SOUTH PORTLAND — The City Council on Tuesday took the first steps toward revised restrictions on short-term housing rentals, and selection of a proposal to redevelop the former public works property on O’Neil Street.
The council voted 5-2 for a first reading of a re-crafted short-term rental ordinance. A second reading and potential adoption are slated for June 19.
The previous, short-lived rental restrictions were adopted in February, then repealed in April, after opponents collected enough signatures to force the council to revisit the decision.
There are four key changes in the new ordinance, although it preserves the core of the original restrictions: non-hosted, short-term rentals would still be barred in residential sections of the city.
The amendments, if adopted, will allow two adults per room, with a cap of six people in an owner-occupied rental. Owners of apartment buildings with at least four units would be able to rent out two apartments as long as they live in one of the other units, and all short-term rentals would have to be licensed by the city.
The ordinance also requires the availability of at least four parking spaces to accommodate guests.
The council dropped language that would have prevented people from renting their homes out for a week or two while they are on vacation.
If adopted, people operating short-term rentals would have to be in compliance with the new city regulations by Jan. 1, 2019.
Deake Street resident Peter Stanton told the council he is pleased the ordinance separates the investor class from those renting rooms in their homes for supplemental income.
Airbnb’s New York-based public policy attorney, Andrew Kalloch, issued a letter to the council opposing the ordinance.
Kalloch said it threatens to “undermine the economic lifeline of home sharing for local hosts in South Portland and curtail the economic impact that short-term rentals have provided to small businesses across Maine for generations.”
According to data from Airbnb, in 2017, there were 170 hosts in South Portland who welcomed 11,400 guests, and 4,200 residents have used Airbnb in their own travels.
In looking at the demographics, nearly 70 percent of homeowners renting spaces are women who were an average age of 46. One in five hosts are older than 60, and the average host made $7,900 renting their spaces for about four days a month.
Councilor Eben Rose, who with Councilor Adrian Dowling voted against the new ordinance language, predicted this iteration will likely be challenged and repealed, too.
He said the city should have enforced existing ordinances that prohibit inns and businesses in residential areas, rather than going down a “rabbit hole” of licensing to combat the egregious behavior of some short-term rental operators.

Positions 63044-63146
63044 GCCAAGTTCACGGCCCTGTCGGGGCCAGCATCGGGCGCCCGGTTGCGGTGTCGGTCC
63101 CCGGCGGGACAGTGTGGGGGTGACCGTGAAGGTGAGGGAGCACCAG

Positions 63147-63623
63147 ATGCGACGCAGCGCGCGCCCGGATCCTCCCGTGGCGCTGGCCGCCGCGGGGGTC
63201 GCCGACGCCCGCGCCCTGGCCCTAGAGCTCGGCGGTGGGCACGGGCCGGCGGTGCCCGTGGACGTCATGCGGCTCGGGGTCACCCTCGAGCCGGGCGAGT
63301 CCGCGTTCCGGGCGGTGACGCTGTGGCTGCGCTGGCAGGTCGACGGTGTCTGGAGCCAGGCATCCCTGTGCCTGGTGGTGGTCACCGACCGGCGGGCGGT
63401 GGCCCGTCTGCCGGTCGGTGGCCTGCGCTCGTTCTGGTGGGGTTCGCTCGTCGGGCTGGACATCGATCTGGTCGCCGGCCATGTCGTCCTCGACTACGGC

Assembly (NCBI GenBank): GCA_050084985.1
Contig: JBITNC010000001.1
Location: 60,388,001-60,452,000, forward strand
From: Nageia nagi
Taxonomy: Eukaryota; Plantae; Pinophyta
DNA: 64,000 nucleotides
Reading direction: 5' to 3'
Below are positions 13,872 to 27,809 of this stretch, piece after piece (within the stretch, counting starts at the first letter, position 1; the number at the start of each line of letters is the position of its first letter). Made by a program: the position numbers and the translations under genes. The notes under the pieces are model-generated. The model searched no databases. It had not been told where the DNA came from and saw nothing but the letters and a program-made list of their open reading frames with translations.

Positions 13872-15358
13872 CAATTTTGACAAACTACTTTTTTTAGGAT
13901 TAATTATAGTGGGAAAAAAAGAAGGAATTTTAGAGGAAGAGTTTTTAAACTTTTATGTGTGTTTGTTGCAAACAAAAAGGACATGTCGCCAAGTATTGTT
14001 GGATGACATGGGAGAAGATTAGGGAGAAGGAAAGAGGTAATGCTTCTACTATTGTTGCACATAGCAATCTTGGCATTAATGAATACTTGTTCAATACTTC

“I have zero confidence this will be enforced,” Rose said.
Councilors voted 6-1 to accept a bid for $400,000 from Windward Development LLC of South Portland to develop the city-owned O’Neil Street property, with Rose voting against the measure.
Public works now based on Highland Avenue.
A redevelopment committee spent more than a year gathering input from the neighborhood about what the city would like to see as part of the redevelopment, including a community garden, green space and affordable housing on the 6-acre site.
The committee presented recommendations for the property to the City Council in January, and the a selection team comprised of four committee members, Councilor Kate Lewis, and city staff, chose one of the two project developers who responded to a request for proposals.
Mayor Linda Cohen said she was disappointed more developers did not apply for the project.
The proposed plan, which calls for several multi-unit townhouses and varying types of single-family residences, earned a score of 86 out of 100, Assistant City Manager Joshua Reny said. With a zoning change, there is the potential for 20-45 housing units, he said, and the permitting and approval process will likely last throughout 2018.
Windward Development will have to purchase the land within 14 days. The project cost is estimated at $1.6 million, not including the land. The property is assessed at $1.5 million, with a land value of $788,300.
The vote June 5 was to accept the bid, but not the details of the plan. Discussion during public comment suggested concerns about the height of proposed three-story and four-story townhouses, and the possible addition of a skate park.
Councilor Susan Henderson said she would like to see more information about affordable housing units, but said she has hope that will be addressed when a purchase price for the units is set.
Committee member Linden Thigpen said after the meeting she believed the plan is on track with that the committee wanted, but it is still in the early stages.
Rose said he is concerned about a “lack of consensus” about the proposal in the neighborhood, and said there should be no rush to develop the land.
There will be an additional opportunity for public and council input, as well as the Planning Board process before a master plan is adopted.
Windward Development’s rendering of the proposed O’Neil Street project in South Portland.